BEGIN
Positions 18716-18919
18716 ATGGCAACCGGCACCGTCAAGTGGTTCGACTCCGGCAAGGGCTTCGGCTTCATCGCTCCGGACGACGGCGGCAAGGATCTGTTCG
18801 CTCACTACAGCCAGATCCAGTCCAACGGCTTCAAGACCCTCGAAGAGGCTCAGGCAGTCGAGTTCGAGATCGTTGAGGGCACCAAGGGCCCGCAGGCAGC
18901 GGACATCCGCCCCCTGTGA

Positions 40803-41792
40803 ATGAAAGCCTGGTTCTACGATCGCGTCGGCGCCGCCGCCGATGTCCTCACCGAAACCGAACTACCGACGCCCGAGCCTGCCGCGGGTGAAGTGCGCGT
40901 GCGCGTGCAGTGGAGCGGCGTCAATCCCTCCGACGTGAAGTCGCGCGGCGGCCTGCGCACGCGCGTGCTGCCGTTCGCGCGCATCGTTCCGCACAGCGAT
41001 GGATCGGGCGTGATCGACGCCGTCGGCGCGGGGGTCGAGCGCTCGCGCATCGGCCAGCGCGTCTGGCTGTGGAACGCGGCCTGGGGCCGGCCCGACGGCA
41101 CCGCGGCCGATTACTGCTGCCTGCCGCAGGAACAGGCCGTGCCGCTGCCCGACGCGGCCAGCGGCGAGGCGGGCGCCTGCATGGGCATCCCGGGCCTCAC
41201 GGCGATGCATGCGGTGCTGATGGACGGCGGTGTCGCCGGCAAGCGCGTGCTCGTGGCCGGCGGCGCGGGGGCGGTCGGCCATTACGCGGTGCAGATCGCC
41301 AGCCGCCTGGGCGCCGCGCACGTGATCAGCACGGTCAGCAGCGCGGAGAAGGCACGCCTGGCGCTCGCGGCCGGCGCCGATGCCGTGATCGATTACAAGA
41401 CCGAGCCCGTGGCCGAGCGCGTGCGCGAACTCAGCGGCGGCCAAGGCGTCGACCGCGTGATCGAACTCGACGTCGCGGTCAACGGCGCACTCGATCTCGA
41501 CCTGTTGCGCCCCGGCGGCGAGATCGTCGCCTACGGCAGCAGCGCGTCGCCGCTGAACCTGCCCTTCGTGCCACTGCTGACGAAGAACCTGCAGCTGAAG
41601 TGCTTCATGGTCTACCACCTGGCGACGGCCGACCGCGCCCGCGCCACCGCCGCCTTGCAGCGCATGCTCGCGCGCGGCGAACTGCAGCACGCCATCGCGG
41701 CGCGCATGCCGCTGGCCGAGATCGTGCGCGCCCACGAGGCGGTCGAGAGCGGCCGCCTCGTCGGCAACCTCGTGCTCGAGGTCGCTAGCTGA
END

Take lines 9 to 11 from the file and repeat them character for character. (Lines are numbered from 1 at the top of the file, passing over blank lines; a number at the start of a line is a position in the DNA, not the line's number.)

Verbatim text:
41101 CCGCGGCCGATTACTGCTGCCTGCCGCAGGAACAGGCCGTGCCGCTGCCCGACGCGGCCAGCGGCGAGGCGGGCGCCTGCATGGGCATCCCGGGCCTCAC
41201 GGCGATGCATGCGGTGCTGATGGACGGCGGTGTCGCCGGCAAGCGCGTGCTCGTGGCCGGCGGCGCGGGGGCGGTCGGCCATTACGCGGTGCAGATCGCC
41301 AGCCGCCTGGGCGCCGCGCACGTGATCAGCACGGTCAGCAGCGCGGAGAAGGCACGCCTGGCGCTCGCGGCCGGCGCCGATGCCGTGATCGATTACAAGA